Bahlul Lodi

Eyridiki Sellou | Feb 20, 2023

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Bahlūl Khān Lōdī In pashto بهلول لودهی (... - July 12, 1489) was an Afghan leader.

He was a Pashtun chieftain of the Lōdī tribe. Founder of the Lodi dynasty that ruled the Sultanate of Delhi after the abdication of the last pretender of the Sayyid dynasty. Bahlūl became Sultan on April 19, 1451 (855 AH).

Bahlūl's grandfather, Malik Bahram Lōdī, was a Pashtun chieftain of the Lodi. He served under the governor of Multan, Malik Mardan Dawlat. Malik Bahram had five sons. The eldest, Malik Sulṭān Shāh Lōdī, served in turn under the Sayyid dynasty ruler, Khiḍr Khān, and distinguished himself by killing in battle one of his ruler's chief enemies, Mallu Iqbāl Khān. He was rewarded with the title of Islām Khān and in 1419 was appointed governor of Sirhind. Bahlūl, son of Malik Kala, younger brother of Malik Sulṭān, married the daughter of his uncle Malik Sulṭān. In Islamic (and other) cultures, marriage to a cousin is called a "preferential marriage" by anthropologists, since it does not disperse the family heritage.

As a young man, Bahlūl was involved in the horse trade and on one occasion sold his well-bred horses to Sultan Sayyid Muḥammad Shāh. As payment he was granted a pargana (administrative unit, productive of income) and thus earned the title of amīr (Emir). After Malik Sulṭān's death, he became governor of Sirhind and was then allowed to extend his rule to Lahore as well. Once, Sultan Muḥammad Shāh asked him for help when the Sultan of Malwa, Maḥmūd Shāh I invaded his territories. Bahlūl joined the sultanal army with 20000 mounted soldiers. Because of his cunning skills he was able to be considered victorious over the invading army, and Sultan Muḥammad Shāh bestowed on him the honorific title of Khān-i Khānan (Lord of Lords) and accepted Bahlūl's accomplished occupation of large parts of the Punjab.

In 1443, Bahlūl attacked Delhi, but unsuccessfully. During the reign of the last member of the Sayyid dynasty, Sultan ʿĀlam Shāh, in 1447 a further attempt to conquer Delhi and the Sultanate was implemented by Bahlūl, but again unsuccessfully. Finally, however, when ʿĀlam Shāh retreated to Bada'un in 1448, a minister of ʿĀlam Shāh, Ḥamīd Khān, invited him to occupy the throne of Delhi. After ʿĀlam Shāh's voluntary abdication, Bahlūl Shāh ascended the throne on April 19, 1451 and took the title Bahlūl Shāh Ghāzī. ʿĀlam Shāh continued to live in Bada'un until his death in July 1478.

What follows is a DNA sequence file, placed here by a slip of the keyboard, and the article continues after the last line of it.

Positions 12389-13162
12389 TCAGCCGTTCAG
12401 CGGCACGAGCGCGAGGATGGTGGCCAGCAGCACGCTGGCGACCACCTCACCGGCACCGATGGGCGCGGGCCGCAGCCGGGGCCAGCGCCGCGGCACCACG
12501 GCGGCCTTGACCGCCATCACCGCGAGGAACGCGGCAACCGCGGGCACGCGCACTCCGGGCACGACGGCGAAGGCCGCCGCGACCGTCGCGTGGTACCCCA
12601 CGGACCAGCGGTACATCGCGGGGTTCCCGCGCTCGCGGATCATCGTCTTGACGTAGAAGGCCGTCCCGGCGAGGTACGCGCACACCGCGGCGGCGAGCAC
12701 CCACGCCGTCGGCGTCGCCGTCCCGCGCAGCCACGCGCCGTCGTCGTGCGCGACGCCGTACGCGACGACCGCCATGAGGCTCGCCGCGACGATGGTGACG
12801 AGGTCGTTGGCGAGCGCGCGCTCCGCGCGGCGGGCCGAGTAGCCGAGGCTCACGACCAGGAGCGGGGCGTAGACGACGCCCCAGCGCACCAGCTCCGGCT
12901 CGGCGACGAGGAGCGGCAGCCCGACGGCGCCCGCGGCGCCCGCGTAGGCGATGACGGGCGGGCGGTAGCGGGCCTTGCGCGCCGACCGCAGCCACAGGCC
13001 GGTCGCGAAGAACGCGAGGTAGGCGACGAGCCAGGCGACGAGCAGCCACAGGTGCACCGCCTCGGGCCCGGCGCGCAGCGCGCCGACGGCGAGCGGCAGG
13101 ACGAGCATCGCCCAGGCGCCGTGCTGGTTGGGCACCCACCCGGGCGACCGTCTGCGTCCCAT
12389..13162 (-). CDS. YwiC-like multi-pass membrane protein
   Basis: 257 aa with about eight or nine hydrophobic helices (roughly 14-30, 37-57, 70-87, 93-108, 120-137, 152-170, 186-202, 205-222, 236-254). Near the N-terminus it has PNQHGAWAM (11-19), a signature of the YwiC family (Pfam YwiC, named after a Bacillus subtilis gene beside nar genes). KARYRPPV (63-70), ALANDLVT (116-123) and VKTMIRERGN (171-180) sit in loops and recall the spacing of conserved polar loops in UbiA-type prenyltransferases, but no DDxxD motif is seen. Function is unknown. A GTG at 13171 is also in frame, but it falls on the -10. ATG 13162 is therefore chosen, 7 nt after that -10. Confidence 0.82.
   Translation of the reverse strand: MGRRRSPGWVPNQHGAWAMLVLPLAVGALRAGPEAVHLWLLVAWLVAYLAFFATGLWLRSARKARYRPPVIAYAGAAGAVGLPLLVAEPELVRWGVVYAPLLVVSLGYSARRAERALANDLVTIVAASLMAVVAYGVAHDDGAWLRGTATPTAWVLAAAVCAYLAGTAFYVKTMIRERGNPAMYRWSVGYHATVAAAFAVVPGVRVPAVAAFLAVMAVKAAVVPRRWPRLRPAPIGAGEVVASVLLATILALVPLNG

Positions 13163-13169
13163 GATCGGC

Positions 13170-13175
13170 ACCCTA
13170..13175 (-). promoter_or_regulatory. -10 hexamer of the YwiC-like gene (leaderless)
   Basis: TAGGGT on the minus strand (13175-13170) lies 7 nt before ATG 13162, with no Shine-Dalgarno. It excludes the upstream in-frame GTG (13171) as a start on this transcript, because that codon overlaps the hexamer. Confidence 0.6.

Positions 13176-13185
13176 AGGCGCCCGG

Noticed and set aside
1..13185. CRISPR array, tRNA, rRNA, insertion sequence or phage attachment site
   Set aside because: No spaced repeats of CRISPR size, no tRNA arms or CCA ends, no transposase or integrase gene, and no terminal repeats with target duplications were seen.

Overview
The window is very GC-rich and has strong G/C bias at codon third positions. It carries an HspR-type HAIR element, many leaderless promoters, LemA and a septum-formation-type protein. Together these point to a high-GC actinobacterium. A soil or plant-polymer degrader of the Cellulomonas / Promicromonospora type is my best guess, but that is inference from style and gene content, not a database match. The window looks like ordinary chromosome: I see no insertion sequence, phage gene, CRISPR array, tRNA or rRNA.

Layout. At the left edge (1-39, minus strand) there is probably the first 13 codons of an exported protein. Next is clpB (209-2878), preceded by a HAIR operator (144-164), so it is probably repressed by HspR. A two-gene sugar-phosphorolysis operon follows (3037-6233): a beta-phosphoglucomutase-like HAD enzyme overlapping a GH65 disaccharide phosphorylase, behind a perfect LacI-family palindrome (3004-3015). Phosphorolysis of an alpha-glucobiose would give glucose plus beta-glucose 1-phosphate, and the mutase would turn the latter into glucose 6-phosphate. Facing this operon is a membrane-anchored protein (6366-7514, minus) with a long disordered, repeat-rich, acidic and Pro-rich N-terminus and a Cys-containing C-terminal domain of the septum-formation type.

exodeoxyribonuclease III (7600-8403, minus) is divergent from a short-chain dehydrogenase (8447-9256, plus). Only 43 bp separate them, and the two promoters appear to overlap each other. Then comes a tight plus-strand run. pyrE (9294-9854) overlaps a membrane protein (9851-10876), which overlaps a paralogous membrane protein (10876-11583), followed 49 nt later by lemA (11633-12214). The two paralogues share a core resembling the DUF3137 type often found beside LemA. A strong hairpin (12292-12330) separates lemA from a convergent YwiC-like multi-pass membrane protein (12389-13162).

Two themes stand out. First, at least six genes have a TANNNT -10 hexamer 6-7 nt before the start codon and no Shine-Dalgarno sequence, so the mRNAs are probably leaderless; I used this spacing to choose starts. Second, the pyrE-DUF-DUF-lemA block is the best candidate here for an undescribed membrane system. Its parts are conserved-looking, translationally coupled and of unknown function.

After his accession to the throne, Bahlūl decided to eliminate Ḥamīd Khān. His cousin and brother-in-law Malik Maḥmūd Khān, namely Quṭb al-Dīn Khān (governor of Samana) imprisoned Ḥamīd Khān.

In 1479, Sultan Bahlūl Lōdī defeated and annexed to his own domains those of the Sharqi dynasty that governed the Sultanate of Jaunpur, Uttar Pradesh. Bahlūl put much effort into stopping rebellions and insurgencies in his territories, and extended his control over Gwalior, Jaunpur and the northern part of Uttar Pradesh. Exactly like the previous Sultans of Delhi, he elected Delhi as his capital.

In 1486, he appointed his son Babrak Shāh Viceroy of Jaunpur. In time, the choice proved problematic, so much so that a second son of his, Niẓām Khān (Sikandar Lōdī) was appointed successor, however, generating fierce confrontation after Bahlūl's death in July of.

The site of his burial is not certain.

Bahlūl married twice:


  1. Bahlul Lodi
  2. Bahlul Lodi
  3. ^ Bosworth, Clifford Edmund (1996). The New Islamic Dynasties. Columbia University Press. p. 304. ISBN 978-0231107143.
  4. ^ Asher, Catherine B.; Talbot, Cynthia (2006). India Before Europe. Cambridge University Press. p. 116. ISBN 9780521005395.
  5. ^ Sengupta, Sudeshna (2008). History & Civics 9. Ratna Sagar (P) Limited. p. 126. ISBN 9788183323642.
  6. ^ Sen, Sailendra (2013). A Textbook of Medieval Indian History. Primus Books. pp. 122–125. ISBN 978-9-38060-734-4.
  7. ^ C.E. Bosworth, The New Islamic Dynasties, New York City, NY, Columbia University Press, 1996, p. 304.
  8. ^ Catherine B. Asher and Cynthia Talbot, India Before Europe, Cambridge, Cambridge University Press, 2006, p. 116.
  9. ^ Sudeshna Sengupta, History & Civics 9, p. 126.
  10. ^ Sailendra Sen, A Textbook of Medieval Indian History, Primus Books, 2013, pp. 122–125, ISBN 978-93-80607-34-4.
  11. Simon Digby: The Tomb of Buhlul Lodi. In: The Bulletin of SOAS, Vol. 38, No. 3, 1975, S. 550–561.
  12. 1 2 3 4 Iqtidar Alam Khan, 2008.

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